Anas: You are absolutely correct. And that's why we are going to see if you want to talk about the Arab Spring being repeated in other countries, changing governments, unstable governments, which mean that a government will go for re-election, and then it will fall two months later, and then another election and then it will fall two months later. Because that's really I mean, your description is a perfect description of the crisis that I'm talking about. That it's too late already. We can reduce it a little bit. But it's going to be crisis no matter what. All we can do is instead of having this mega crisis, probably a little bit smaller. Because not only ESG basically and there is a good news, by the way about ESG. The good news is the same way I explained how politicians played with the sanctions and the promise things that were totally false or irrelevant. We are seeing the same thing with ESG exactly the same thing. I'm going to give you some examples. When companies, I call those scavengers, scavengers are the companies who set goals to reach carbon neutrality, and then they told their people look at my history and what I have today and see what I've been doing green already. So companies like Target, like Walmart, and all those big mega stores, basically found out that they've been green already a long time ago. Why? Because they have those skylights in those stores. And they counted that. But that's been there for 40 years. So you can see how everyone is playing the game companies, major company that has let's say big canvases with 2000 trees on canvas. They are counting the carbon that sequestered by those trees right now but those trees are 100 years old. Companies that decided to downsize because of Corona, they counted the downsizing toward their climate change goals.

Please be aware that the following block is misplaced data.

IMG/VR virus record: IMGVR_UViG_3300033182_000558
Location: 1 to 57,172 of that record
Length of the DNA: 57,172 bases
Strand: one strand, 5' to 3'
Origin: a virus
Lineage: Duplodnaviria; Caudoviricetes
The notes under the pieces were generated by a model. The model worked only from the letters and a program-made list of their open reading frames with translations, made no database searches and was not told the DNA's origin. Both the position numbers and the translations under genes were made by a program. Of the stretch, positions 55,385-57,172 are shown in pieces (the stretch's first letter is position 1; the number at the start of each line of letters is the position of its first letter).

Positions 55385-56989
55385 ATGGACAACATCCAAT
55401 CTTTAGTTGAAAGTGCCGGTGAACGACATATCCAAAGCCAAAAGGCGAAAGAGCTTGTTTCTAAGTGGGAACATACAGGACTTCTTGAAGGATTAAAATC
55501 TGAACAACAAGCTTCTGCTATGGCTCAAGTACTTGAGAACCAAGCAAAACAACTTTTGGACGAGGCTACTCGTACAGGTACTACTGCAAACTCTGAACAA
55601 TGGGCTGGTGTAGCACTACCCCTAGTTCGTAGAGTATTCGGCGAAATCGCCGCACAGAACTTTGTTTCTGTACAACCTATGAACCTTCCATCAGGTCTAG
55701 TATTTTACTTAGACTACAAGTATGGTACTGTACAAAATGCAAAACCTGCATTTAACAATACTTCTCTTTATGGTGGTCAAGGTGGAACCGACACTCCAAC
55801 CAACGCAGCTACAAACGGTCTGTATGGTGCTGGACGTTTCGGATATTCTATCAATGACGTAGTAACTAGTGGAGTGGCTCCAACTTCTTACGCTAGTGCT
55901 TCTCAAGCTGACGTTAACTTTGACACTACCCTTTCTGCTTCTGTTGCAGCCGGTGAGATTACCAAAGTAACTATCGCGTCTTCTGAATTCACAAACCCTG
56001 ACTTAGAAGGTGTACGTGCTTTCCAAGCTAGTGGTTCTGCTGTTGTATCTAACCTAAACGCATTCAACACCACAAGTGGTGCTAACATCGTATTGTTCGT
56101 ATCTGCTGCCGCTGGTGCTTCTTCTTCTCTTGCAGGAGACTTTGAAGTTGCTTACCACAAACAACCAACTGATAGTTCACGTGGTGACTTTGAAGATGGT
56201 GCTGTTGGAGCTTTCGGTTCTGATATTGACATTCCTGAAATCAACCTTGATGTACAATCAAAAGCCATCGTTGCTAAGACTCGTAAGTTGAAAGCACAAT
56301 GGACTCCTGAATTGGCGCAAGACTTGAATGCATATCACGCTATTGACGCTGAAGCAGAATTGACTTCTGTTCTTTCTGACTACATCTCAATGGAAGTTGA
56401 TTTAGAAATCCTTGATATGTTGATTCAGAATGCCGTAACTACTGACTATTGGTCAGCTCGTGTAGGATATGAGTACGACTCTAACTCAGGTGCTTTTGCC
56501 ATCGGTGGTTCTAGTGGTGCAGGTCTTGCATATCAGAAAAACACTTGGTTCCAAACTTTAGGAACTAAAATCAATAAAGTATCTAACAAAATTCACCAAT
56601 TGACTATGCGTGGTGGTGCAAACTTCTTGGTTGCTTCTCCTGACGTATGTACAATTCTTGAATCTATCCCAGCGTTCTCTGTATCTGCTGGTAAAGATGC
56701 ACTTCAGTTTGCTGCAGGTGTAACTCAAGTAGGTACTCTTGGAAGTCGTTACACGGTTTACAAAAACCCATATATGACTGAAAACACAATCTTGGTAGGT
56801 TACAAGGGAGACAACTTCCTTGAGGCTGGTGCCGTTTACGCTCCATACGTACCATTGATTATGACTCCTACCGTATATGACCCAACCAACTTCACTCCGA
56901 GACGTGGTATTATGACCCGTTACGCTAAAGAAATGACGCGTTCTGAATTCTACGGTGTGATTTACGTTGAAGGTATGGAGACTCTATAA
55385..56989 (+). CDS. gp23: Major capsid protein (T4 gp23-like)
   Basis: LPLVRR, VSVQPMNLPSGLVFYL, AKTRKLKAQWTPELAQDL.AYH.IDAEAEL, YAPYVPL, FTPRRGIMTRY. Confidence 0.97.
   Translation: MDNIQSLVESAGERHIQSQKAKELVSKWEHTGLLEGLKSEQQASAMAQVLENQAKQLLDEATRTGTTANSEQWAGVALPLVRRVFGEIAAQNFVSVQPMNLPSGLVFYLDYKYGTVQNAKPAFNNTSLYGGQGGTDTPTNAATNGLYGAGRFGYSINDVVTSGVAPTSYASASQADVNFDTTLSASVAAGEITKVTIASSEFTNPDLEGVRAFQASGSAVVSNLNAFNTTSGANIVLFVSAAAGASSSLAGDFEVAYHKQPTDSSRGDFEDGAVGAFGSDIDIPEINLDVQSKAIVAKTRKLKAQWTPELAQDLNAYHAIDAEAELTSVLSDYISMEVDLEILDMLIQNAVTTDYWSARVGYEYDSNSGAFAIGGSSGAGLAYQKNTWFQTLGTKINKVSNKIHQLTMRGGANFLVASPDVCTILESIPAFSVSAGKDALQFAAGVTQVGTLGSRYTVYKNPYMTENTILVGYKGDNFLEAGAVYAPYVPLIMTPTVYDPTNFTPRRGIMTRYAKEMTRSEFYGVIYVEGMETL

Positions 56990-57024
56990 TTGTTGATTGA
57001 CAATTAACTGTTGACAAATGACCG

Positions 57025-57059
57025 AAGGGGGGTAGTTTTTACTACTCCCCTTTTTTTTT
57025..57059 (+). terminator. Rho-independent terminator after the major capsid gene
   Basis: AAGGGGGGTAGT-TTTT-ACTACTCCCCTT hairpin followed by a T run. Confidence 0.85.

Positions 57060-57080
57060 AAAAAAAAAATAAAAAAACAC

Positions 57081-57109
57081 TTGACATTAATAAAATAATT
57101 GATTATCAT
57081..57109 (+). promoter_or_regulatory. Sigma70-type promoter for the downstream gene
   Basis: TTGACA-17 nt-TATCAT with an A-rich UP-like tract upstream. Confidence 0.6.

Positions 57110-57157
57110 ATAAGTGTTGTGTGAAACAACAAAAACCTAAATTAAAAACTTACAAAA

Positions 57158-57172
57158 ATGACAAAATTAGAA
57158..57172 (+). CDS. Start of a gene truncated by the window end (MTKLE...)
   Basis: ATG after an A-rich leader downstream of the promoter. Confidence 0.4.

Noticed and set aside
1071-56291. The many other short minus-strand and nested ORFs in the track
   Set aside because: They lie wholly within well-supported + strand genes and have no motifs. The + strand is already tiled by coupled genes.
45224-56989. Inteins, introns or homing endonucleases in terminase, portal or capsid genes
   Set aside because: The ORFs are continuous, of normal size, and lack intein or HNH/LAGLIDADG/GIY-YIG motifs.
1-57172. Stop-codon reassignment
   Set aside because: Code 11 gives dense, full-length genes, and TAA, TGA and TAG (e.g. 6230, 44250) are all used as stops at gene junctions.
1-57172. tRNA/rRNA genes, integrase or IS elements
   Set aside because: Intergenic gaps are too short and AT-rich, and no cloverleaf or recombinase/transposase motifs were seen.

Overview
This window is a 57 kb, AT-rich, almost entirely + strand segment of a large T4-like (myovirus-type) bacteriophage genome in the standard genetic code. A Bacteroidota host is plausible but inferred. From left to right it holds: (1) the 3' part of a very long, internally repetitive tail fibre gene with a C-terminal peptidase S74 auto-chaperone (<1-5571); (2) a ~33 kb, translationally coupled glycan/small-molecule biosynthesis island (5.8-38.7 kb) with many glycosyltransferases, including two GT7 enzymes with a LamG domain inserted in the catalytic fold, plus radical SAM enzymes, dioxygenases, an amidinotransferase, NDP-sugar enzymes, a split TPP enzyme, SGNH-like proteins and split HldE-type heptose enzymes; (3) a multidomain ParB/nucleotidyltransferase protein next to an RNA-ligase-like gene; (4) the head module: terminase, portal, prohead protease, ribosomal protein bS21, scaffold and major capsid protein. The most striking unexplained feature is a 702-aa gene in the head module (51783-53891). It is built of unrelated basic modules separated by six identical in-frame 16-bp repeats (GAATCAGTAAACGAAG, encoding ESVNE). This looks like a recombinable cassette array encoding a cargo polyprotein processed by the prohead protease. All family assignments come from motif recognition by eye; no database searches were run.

Erik: So it sounds like we are in agreement on us that we've reached a point where a major global energy crisis is inevitable. And that crisis is defined essentially, by our political leaders policy, taking away investments in producing oil and gas resources before the replacement had realistically been phased in. Am I right that at this point, it's just too late to avoid that crisis? It's coming no matter what.
Anas: Absolutely, we can influence the size of it, the size of that crisis. We can mitigate some of it, but you are absolutely correct. And that's why when I talked about, by the way, I talked about the dream and what I hope for, because I agree with you, that is very difficult to build such a private equity. But the idea here is we need someone who had the right vision for the future basically to manage those investments because people are going crazy. For example, let me give you an example on how crazy it is. Right now, when you have major funds divesting from energy. There are rabbits, I mentioned scavengers earlier. Those guys are rabbits, why they are rabbits. Because if you really care about climate change, you just left the table to someone who does not care, because you sold your assets to someone who does not care or care less than you. So you are being a chicken, you chickened out, you are not fighting for climate change, you just made the situation worse. So those who are divesting basically, and they believe they are standing for climate change, it's exactly the opposite. And to give you another example, let's say I'm an energy company, and I own several assets, including a refinery and my refinery is 80 years old. And most of my carbon footprint is coming from that refinery. And I have a mandate, basically, to get the Greener for my board. All I get to do basically is sell that refinery, and come back to the board and show them how I reduce my footprint by 60%. But someone else bought that refinery. So the carbon is still there. The society, the globe did not change.
Erik: Anas, final question for our investors in the audience who want to make money and maybe even do a little bit of good along the way by being smart about this. What do you do from an investment play standpoint to both help the problem and take advantage of the economic opportunities? Because I think, unfortunately, that you're right, we are headed toward an inevitable global energy crisis, which is going to be a major big deal and probably contribute to a global food crisis, which is also in the making. How do we make this better? Where are the investment plays? How do you make money on this?